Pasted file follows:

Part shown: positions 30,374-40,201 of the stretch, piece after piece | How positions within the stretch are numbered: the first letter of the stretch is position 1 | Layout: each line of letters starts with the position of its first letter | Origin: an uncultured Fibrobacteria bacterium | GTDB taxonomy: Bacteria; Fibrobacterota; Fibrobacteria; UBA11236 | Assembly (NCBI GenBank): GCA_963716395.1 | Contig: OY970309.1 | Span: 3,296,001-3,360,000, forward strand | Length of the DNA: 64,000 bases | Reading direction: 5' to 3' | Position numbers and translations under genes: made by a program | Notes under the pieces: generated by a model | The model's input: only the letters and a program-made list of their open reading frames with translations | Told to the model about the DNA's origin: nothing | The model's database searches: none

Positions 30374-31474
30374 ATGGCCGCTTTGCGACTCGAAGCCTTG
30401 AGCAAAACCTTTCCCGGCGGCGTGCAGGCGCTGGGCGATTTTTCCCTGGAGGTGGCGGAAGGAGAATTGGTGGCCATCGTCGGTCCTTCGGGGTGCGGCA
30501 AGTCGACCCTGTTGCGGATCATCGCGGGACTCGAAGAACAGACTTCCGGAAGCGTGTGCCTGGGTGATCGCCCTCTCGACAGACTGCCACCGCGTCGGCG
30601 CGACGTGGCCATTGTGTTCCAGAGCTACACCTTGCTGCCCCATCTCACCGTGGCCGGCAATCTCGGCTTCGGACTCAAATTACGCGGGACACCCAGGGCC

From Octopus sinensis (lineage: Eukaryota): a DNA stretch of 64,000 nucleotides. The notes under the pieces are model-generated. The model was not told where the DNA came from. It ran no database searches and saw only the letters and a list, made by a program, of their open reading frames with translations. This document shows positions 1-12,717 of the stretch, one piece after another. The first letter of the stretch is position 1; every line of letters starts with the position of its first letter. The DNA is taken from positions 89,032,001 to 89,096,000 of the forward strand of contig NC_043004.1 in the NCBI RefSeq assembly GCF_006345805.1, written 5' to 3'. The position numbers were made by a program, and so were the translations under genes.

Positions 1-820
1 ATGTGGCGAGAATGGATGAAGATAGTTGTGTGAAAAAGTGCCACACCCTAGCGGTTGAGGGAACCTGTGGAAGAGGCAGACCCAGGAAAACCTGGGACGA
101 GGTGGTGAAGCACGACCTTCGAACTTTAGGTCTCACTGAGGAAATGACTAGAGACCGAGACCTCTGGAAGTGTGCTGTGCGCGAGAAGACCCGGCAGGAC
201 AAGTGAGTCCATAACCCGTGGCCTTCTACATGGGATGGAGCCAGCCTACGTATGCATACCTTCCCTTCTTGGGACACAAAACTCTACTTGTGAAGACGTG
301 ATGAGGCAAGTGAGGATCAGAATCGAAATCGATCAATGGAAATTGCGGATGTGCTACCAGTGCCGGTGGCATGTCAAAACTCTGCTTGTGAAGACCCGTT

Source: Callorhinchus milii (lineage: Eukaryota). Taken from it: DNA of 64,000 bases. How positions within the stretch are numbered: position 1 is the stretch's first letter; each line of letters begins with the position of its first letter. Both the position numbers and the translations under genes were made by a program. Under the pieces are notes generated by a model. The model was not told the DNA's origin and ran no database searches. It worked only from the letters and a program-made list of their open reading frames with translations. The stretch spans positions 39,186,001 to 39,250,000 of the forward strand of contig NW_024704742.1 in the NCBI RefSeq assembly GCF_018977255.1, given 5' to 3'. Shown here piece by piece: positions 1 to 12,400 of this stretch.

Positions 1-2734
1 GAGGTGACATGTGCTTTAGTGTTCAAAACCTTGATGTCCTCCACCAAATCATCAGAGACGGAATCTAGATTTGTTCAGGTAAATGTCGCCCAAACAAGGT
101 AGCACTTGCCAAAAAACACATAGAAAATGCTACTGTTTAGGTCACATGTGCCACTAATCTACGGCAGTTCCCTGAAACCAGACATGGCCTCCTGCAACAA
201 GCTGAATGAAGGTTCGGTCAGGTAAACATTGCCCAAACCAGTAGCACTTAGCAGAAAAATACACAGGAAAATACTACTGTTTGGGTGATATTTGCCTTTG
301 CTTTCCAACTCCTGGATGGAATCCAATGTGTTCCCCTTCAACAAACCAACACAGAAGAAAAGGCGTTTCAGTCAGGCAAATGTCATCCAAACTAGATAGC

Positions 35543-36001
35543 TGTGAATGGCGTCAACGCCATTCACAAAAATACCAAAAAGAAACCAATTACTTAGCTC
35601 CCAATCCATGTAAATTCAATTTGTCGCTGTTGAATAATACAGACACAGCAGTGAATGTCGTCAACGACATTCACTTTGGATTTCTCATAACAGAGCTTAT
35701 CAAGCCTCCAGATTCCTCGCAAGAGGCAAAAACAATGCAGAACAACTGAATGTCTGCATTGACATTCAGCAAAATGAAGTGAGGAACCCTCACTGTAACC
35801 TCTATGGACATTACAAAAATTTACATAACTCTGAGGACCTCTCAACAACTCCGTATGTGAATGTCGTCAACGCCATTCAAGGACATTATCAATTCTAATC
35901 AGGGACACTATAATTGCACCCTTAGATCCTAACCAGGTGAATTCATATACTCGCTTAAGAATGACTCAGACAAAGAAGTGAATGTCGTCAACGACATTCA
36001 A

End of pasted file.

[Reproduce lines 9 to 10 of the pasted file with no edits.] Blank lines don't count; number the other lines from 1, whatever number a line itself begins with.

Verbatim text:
1 ATGTGGCGAGAATGGATGAAGATAGTTGTGTGAAAAAGTGCCACACCCTAGCGGTTGAGGGAACCTGTGGAAGAGGCAGACCCAGGAAAACCTGGGACGA
101 GGTGGTGAAGCACGACCTTCGAACTTTAGGTCTCACTGAGGAAATGACTAGAGACCGAGACCTCTGGAAGTGTGCTGTGCGCGAGAAGACCCGGCAGGAC